Gender imbalance permeates every facet of Nigerian society and comes in several forms. Onyeukwu (2004) outlined some of the gender discriminatory practices and violence against women and female children. Violence against women is the most acute form of gender inequality in Nigeria. A great majority of the violence against women can be described as Harmful Traditional Practices against Women (HTPs). Some of the common Harmful Traditional Practices against Women in our communities include female genital mutilation, child marriage, ritualistic widowhood practices, nutritional taboos, cult prostitution, domestic violence, and sexual freedom for husbands. Other discriminatory practices include traditional land tenure systems and patterns of inheritance, lack of access to credit, family preference for sons, lack of participation in public decision-making, discrimination in housing and employment, discriminatory legislation, and discriminatory religious practices, as well as rape, battery, trafficking in women, murder, kidnapping, and induced prostitution.

The pursuit of equal rights for women through international law has been a slow process. The principle that everyone is entitled to rights "without distinction of any kind, such as race, colour, sex..." was given voice in Article 2 of the 1948 Universal Declaration of Human Rights. However, the Declaration was non-binding and it took campaigners over 30 years to cajole the international community into concrete legal action against gender injustice. This commitment came in the shape of the Convention to Eliminate All Forms of Discrimination Against Women (CEDAW) which was adopted by the UN General Assembly in 1979. CEDAW has been described as a bill of rights for women; it spells out the areas in which women experience discrimination and commits countries to amend their laws, construct national gender policies and create institutions to deliver them. Although CEDAW has been ratified by almost all countries, ineffective enforcement of national legislation has further restrained the pace of reform, e.g., the failure of the US to ratify the treaty (Shah, 2010; Wikipedia 2010).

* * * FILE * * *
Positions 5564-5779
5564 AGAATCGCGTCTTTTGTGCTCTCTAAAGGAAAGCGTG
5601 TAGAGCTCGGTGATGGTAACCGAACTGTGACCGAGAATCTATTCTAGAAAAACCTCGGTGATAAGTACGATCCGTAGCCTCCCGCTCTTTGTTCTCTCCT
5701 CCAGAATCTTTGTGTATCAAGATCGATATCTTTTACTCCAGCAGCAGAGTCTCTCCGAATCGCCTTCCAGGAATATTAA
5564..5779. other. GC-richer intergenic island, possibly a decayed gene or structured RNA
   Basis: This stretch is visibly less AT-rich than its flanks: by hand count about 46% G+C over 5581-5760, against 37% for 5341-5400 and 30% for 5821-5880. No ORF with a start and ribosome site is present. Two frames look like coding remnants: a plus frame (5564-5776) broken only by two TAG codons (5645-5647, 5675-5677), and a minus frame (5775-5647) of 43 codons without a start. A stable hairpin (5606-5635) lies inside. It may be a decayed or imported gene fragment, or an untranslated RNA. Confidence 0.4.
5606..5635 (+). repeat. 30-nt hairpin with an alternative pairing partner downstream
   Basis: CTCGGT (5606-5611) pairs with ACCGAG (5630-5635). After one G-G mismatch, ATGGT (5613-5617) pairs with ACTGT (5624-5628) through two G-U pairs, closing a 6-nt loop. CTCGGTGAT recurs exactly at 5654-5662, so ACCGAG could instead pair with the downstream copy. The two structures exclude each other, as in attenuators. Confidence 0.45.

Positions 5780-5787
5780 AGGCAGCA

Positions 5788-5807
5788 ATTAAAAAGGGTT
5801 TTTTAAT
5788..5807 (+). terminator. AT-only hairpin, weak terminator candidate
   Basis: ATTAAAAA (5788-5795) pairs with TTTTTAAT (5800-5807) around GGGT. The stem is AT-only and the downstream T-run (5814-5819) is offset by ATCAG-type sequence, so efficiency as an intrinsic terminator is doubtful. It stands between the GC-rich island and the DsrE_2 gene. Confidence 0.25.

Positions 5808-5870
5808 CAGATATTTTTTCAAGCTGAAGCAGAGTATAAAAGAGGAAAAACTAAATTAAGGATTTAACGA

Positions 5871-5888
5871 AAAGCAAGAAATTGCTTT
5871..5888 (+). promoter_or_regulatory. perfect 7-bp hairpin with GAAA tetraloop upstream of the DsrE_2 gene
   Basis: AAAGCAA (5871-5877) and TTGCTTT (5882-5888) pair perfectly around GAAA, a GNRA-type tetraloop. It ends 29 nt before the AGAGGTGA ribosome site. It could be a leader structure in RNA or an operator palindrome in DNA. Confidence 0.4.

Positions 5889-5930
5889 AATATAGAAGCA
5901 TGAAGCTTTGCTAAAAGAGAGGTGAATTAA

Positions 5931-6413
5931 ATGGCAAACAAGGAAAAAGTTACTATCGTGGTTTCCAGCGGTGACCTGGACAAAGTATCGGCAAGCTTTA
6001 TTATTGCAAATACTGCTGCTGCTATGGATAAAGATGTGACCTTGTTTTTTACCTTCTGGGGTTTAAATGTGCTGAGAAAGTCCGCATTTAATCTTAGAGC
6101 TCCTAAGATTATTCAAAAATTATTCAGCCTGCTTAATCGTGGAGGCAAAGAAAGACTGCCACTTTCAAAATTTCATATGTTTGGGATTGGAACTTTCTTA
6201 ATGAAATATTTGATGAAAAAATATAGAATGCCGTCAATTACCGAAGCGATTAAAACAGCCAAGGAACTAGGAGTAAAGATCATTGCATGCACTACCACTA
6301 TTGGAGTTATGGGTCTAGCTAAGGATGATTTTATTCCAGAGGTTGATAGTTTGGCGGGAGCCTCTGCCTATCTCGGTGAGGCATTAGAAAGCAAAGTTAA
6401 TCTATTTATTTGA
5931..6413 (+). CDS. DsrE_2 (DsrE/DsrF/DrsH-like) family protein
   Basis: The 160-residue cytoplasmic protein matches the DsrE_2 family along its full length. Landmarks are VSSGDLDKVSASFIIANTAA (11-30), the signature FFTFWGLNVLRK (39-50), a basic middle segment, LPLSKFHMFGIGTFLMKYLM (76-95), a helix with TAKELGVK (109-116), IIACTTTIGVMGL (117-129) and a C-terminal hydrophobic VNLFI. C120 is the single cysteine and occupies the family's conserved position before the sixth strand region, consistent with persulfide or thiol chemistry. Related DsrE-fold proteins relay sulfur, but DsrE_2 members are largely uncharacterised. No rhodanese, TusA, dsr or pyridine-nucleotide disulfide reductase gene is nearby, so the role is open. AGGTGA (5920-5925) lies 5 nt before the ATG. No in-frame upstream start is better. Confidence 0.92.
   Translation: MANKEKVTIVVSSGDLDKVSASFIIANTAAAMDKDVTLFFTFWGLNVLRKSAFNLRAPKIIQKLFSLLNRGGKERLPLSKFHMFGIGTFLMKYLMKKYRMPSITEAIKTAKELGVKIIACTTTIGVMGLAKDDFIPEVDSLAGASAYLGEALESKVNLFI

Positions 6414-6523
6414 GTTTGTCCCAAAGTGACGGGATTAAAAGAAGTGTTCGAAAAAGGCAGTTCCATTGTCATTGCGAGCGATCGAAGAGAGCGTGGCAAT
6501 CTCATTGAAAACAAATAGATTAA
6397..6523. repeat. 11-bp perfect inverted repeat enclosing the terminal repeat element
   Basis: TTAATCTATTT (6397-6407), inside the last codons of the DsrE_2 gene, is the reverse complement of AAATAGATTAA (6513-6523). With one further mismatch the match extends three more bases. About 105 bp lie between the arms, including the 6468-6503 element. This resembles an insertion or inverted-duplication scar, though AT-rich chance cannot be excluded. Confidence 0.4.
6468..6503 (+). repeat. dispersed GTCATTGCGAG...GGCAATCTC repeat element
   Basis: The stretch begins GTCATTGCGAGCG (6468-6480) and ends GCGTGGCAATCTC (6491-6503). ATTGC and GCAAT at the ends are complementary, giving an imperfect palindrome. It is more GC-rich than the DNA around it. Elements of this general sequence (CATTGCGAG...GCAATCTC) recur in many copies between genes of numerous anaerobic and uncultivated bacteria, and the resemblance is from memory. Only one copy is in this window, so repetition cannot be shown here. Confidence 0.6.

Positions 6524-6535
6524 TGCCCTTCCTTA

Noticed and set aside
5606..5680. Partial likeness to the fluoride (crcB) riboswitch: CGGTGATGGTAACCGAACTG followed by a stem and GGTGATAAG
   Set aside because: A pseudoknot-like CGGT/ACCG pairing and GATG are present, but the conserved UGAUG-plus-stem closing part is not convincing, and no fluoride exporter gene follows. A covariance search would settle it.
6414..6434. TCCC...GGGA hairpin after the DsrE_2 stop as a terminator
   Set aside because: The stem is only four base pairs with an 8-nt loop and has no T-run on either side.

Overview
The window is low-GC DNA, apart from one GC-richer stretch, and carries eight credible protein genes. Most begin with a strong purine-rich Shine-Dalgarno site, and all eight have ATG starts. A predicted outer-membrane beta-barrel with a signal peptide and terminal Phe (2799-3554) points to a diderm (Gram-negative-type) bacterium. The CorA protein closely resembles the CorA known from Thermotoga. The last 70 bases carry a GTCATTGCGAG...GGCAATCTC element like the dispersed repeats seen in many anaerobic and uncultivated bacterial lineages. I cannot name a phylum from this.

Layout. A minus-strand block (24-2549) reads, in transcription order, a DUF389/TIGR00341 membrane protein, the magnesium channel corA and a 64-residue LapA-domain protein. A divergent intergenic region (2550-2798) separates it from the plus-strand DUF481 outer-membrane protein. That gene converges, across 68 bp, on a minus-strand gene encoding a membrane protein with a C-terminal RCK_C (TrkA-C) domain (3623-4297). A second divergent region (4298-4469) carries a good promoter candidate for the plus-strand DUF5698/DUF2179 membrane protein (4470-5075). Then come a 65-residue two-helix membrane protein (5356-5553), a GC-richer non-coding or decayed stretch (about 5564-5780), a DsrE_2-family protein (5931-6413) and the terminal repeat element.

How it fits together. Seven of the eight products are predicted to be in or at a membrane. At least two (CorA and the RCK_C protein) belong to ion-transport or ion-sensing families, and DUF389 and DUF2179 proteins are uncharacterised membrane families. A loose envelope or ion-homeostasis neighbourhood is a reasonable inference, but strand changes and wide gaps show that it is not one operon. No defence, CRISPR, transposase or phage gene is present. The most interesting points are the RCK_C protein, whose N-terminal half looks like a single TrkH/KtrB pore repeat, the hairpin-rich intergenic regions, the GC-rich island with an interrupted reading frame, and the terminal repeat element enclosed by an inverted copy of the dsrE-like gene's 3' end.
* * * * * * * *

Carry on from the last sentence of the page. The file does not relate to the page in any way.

Nigerian law on testate inheritance/succession includes the Wills Act and its Amendments (1837, 1852); The Wills Law Western Nigeria (1987). Succession Law Edict, 1987 of old Anambra State as amended and applicable to Enugu and Ebonyi States. The Wills Act of 1837 does not place any disability on widows with regards to their right to inherit property under testamentary disposition. These laws/statutes do not extend to widows who contracted customary law marriages (Nwankwo,2004). The need for special protection of women and children under the law rests on the rational belief that all human are entitled to equal consideration and respect. Law has a major role in effecting social change and should be seen as a catalyst in development of our citizenry especially women and children. Laws designed to protect women and girl-child are not far-reaching enough, for example women married under the statute and their children have better protection than women married under customary law and their children.